November 8, 2005 |
Qualcomm Inc. is suing Nokia Corp. for alleged patent infringement, firing back quickly in a widening dispute over next-generation wireless technologies one week after Nokia and five other companies filed an antitrust complaint against San Diego-based Qualcomm in Europe.
August 29, 2005 |
Broadcom Corp. Chief Executive Scott McGregor says he is focused on winning Nokia Corp. as a customer for the company's mobile-phone chips for the first time. McGregor, who joined Broadcom in January, said his experience selling semiconductors to Nokia while he ran Royal Philips Electronics' chip business might give him the inside track. In his effort to take on Qualcomm Inc. and Texas Instruments Inc.
August 2, 2005 |
Nokia Corp. named the head of its cellphone unit to succeed Jorma Ollila, the longtime chief executive who steered the producer of consumer electronics and cables past Motorola Corp. to become the world's No. 1 maker of mobile handsets. Olli-Pekka Kallasvuo, 52, is slated to replace the 54-year-old Ollila as CEO in June 2006.
October 6, 2004 |
Intel Corp. and Nokia Corp. will jointly develop "smart" phones that run on the Symbian operating system, the two tech giants said, unveiling their first major cooperative effort in cellphones. Santa Clara, Calif.-based Intel, the world's biggest chip maker, is seeking a major foothold in the cellphone market, and the deal with Finnish firm Nokia, the world's largest mobile-phone maker, could put pressure on top makers of mobile-phone chips such as Texas Instruments Inc. and STMicroelectronics.
April 17, 2004 |
Confirming that it missed expectations in its flagship mobile-phone unit, Nokia reported lower earnings and sales for the first quarter and lowered forecasts for the second quarter amid increased competition from U.S. and Asian rivals. The forecast sent Nokia's shares sharply lower. The company's U.S. shares fell $1.44, or nearly 9%, to $14.61 on the NYSE. Earnings declined 16% to $995 million, or 21 cents a share, in the January-March period compared with the same quarter a year ago.
August 20, 2003 |
Mobile phone maker Nokia said it would buy the San Francisco-based online division of Sega Corp. Terms of the sale were not released. Nokia has been recruiting developers to make games for N-Gage, a combination cell phone, game console and digital music player that the company plans to launch this fall. As part of the Sega deal, the Tokyo-based game developer would publish titles for N-Gage.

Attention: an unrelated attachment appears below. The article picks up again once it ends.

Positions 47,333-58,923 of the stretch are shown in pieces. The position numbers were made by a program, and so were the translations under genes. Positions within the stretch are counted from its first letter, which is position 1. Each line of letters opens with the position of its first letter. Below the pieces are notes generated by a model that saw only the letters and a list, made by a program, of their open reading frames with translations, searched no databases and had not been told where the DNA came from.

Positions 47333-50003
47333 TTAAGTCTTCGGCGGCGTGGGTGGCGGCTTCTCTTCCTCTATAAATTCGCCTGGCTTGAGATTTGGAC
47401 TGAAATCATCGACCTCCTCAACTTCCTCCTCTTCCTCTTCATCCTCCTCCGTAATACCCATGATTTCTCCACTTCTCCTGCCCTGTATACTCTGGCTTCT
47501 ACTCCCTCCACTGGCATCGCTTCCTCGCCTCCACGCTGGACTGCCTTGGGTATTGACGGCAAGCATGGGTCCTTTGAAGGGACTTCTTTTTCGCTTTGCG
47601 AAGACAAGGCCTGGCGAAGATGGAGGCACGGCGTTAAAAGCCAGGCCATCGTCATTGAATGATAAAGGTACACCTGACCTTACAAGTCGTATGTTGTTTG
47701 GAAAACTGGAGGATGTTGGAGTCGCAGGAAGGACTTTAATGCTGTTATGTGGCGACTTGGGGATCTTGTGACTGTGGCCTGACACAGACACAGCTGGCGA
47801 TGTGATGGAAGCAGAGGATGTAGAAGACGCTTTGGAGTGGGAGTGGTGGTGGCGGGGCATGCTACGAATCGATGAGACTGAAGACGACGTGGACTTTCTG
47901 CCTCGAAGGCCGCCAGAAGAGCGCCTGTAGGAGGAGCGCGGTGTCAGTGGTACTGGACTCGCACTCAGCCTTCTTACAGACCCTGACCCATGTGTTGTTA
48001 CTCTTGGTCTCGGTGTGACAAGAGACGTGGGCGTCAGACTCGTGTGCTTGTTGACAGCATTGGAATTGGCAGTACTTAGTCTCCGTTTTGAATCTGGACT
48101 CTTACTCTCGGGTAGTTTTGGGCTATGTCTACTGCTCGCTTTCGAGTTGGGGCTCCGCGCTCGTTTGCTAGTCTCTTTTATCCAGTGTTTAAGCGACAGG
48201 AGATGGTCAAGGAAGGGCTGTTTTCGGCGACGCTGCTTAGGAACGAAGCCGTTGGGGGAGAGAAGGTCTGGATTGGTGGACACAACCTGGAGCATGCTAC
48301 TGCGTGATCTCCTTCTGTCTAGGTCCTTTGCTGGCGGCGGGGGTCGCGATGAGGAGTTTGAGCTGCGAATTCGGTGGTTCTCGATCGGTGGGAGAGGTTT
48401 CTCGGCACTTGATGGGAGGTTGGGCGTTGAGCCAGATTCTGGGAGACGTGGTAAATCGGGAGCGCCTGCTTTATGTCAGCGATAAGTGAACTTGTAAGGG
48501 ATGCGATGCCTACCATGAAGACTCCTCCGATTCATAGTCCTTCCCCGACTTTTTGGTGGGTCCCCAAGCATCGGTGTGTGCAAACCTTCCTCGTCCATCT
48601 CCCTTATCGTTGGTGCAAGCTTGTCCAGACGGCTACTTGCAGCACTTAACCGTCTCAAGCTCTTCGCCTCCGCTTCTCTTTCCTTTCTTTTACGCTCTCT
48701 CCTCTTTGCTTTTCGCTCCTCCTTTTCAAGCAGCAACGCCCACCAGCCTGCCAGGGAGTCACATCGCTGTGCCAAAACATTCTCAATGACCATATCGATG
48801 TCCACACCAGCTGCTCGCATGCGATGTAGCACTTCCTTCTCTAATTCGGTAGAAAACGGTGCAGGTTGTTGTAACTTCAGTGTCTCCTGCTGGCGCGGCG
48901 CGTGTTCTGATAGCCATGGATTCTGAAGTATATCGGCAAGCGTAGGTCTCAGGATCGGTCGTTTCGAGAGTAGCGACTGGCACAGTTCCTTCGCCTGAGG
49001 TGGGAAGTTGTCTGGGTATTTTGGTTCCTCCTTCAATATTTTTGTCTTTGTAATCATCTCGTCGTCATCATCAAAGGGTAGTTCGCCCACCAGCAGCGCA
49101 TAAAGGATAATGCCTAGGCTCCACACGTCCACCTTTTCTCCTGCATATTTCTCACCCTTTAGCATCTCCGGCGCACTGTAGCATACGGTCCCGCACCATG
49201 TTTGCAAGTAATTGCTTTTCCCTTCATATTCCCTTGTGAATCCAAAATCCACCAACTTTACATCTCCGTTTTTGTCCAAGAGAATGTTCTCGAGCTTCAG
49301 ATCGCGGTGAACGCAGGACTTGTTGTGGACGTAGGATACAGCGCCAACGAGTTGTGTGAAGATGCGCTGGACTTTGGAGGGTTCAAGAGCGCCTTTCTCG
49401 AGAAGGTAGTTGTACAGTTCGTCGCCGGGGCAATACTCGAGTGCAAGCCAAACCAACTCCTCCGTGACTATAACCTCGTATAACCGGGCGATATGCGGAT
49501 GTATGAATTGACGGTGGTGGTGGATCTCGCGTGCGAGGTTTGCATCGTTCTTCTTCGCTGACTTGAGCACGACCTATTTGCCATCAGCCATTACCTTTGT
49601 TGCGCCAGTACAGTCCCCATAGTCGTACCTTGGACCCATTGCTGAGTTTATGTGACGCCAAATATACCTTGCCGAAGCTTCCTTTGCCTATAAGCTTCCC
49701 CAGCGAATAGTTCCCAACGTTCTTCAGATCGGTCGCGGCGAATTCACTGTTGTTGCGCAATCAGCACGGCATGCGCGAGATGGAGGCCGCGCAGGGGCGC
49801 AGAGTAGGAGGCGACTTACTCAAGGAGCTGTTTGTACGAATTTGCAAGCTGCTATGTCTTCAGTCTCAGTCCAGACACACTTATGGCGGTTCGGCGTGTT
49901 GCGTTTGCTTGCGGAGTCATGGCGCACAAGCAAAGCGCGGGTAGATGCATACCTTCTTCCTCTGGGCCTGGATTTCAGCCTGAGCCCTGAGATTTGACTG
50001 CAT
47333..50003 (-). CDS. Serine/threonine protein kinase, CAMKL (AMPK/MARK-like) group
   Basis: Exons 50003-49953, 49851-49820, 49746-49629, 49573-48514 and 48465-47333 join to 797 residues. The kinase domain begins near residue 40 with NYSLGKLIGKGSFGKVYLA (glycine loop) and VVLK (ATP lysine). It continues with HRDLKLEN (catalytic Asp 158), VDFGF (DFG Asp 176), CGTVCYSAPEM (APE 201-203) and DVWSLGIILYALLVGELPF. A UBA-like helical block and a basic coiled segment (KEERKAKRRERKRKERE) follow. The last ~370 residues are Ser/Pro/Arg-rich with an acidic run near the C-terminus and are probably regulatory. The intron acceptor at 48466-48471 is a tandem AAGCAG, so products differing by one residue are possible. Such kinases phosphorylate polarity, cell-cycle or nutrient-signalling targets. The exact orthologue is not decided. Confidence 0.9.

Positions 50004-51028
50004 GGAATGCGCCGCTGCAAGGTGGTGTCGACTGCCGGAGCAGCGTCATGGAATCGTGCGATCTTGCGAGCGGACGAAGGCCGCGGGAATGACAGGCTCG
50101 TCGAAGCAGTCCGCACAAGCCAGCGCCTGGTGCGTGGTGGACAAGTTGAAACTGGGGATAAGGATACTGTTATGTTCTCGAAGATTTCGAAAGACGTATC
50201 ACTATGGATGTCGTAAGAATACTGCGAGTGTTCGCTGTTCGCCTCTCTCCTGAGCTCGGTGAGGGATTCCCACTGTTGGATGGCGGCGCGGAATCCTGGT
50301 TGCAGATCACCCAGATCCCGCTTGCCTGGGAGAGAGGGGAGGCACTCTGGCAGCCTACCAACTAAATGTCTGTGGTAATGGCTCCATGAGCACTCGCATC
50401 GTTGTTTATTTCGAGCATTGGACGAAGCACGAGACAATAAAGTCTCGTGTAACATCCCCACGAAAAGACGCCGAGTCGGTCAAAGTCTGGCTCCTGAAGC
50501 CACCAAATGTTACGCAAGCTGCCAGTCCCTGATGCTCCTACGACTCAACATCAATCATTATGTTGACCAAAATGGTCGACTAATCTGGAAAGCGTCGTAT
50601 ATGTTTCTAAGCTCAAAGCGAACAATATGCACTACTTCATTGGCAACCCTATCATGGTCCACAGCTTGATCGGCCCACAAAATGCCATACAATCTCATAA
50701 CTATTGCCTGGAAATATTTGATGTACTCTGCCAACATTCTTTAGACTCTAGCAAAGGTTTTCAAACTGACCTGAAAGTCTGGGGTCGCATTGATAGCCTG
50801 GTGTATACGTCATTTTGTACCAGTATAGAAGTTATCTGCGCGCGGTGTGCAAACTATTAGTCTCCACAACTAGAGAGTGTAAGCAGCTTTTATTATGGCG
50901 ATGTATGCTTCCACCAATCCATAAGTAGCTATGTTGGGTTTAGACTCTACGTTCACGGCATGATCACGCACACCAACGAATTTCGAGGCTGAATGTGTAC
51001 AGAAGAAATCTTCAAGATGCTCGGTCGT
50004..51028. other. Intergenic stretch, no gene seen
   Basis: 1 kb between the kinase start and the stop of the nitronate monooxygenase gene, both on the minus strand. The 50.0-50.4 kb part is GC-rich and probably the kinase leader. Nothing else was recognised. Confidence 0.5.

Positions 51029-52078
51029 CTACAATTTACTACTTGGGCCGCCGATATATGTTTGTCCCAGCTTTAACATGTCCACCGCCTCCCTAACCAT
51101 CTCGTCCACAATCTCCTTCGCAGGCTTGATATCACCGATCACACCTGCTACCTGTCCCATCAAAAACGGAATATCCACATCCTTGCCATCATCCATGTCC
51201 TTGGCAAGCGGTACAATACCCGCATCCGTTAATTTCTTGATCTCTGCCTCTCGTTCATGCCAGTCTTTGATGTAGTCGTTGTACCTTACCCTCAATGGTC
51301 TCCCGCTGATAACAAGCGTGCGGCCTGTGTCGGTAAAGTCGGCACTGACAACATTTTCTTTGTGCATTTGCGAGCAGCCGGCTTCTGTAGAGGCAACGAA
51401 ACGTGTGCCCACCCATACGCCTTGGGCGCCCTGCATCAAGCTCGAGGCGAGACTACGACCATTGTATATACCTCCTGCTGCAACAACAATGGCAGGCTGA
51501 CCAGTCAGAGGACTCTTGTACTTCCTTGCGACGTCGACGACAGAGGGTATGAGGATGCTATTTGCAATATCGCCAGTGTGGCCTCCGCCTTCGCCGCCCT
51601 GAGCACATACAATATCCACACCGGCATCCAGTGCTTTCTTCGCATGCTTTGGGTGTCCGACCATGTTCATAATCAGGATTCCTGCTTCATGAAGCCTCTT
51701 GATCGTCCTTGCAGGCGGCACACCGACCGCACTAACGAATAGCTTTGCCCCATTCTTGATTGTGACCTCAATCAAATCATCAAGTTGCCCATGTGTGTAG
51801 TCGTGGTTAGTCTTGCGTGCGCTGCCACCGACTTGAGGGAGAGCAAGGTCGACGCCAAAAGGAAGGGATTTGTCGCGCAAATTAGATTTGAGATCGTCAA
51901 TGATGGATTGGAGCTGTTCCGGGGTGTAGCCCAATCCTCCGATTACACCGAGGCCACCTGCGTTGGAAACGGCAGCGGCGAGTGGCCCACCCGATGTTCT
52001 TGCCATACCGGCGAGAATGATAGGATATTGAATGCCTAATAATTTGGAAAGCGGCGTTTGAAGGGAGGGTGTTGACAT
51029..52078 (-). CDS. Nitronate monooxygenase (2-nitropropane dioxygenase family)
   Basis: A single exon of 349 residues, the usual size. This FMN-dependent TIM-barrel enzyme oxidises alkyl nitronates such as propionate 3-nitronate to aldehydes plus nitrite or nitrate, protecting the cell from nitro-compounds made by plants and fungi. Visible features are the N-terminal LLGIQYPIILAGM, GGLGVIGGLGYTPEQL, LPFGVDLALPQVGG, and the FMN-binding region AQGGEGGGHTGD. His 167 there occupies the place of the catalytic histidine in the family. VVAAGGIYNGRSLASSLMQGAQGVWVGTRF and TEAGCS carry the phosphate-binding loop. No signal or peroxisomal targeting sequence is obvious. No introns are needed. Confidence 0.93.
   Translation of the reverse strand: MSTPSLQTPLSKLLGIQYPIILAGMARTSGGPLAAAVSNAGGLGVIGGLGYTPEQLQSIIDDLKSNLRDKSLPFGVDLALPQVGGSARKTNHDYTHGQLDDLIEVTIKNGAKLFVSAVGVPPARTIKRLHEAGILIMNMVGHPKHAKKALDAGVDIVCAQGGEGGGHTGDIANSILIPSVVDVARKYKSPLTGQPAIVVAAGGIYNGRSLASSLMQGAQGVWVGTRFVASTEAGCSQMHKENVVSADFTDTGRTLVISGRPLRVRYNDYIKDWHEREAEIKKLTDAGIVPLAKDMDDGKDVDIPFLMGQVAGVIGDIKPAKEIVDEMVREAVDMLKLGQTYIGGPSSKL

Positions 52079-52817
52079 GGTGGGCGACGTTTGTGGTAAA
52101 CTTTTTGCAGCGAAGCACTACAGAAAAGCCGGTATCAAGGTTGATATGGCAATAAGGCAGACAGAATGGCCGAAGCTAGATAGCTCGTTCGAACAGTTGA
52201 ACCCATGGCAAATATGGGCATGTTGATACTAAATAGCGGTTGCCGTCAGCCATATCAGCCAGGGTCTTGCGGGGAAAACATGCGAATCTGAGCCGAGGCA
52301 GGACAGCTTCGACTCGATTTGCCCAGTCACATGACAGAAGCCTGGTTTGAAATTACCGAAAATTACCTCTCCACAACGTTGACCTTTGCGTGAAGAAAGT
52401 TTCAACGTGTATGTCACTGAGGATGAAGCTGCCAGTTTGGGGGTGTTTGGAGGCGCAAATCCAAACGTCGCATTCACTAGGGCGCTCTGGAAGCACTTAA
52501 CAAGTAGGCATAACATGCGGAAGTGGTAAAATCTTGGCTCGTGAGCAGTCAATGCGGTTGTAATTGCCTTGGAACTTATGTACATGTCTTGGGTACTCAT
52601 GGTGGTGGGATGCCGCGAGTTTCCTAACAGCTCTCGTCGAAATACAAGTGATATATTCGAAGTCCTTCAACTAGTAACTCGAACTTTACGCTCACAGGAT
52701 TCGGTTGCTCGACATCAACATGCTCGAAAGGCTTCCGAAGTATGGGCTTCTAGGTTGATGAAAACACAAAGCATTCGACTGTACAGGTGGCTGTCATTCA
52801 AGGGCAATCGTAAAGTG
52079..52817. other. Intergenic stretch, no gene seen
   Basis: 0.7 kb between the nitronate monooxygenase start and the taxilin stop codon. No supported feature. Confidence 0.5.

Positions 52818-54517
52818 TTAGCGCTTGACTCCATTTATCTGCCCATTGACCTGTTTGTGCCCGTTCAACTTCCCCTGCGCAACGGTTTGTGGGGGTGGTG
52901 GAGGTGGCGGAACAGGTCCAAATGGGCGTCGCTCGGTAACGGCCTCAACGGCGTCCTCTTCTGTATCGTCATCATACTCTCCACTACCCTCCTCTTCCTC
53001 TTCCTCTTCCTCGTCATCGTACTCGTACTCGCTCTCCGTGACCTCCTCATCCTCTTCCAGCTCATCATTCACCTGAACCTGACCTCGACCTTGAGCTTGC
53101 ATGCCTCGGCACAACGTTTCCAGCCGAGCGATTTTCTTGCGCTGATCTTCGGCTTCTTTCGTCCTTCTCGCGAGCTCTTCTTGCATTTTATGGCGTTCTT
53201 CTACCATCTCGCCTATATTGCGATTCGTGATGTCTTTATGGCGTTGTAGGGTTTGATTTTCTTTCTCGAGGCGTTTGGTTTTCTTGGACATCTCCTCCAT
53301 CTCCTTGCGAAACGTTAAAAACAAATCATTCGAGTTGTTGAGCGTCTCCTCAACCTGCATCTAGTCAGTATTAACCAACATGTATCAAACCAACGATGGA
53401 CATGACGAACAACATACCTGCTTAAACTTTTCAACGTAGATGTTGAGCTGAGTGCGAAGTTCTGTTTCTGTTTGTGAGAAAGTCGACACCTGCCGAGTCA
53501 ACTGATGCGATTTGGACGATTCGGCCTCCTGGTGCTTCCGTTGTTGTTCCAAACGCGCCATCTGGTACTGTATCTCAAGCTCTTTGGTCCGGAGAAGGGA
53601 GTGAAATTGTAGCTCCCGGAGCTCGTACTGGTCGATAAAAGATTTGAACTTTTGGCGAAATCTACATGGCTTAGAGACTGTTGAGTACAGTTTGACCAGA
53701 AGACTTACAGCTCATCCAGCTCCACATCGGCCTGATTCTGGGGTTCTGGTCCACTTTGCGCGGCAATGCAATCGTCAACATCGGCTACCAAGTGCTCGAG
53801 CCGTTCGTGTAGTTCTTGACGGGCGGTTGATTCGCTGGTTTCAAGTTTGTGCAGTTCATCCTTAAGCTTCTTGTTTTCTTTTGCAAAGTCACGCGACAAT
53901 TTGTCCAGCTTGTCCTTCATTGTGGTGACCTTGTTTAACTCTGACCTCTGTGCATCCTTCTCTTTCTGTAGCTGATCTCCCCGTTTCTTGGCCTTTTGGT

July 18, 2003 |
Mobile phone leader Nokia Corp. reported that its second-quarter profit fell 28%, and warned that sales in the current quarter could fall short of last year's level. Nokia earned $699 million, or 15 cents a share, compared with $966 million, or 20 cents, a year earlier. Second-quarter sales edged up to $7.8 billion from $7.7 billion last year. Nokia said that its phone sales grew by 14%, but that the value of sales was up only 2%.
June 4, 2003 |
Nokia was granted a license to sell handsets based on the code division multiple access technology in China, letting the company step up competition with Motorola Inc. and local rivals. BNMT, a Nokia joint venture in China, can begin producing CDMA phones for the Chinese market by the second half of the year, Finland-based Nokia said. The company is targeting China to jump-start sales growth as European and U.S. markets near saturation.
March 10, 2003 |
A U.S. appeals court dismissed as premature racketeering allegations brought by the world's two largest makers of wireless telephones against the family that owns Turkey's No. 2 wireless operator. The Uzan family, one of Turkey's wealthiest families and owners of wireless operator Telsim, still faces fraud charges filed under Illinois state law by Motorola Inc. and Finland's Nokia. However, the U.S. Court of Appeals for the 2nd Circuit in New York directed U.S.
November 7, 2002 |
Nokia, Siemens, Ericsson and NTT DoCoMo Inc. agreed to reduce royalty payments for faster wireless technology to boost their chances of getting chosen by phone companies over San Diego-based Qualcomm Inc. The companies aim to keep royalties related to wideband code-division multiple access technology at less than 5% of the price of the equipment. That's less than companies must pay Qualcomm, which is the most significant single owner of patents for WCDMA and cdma2000, a rival technology.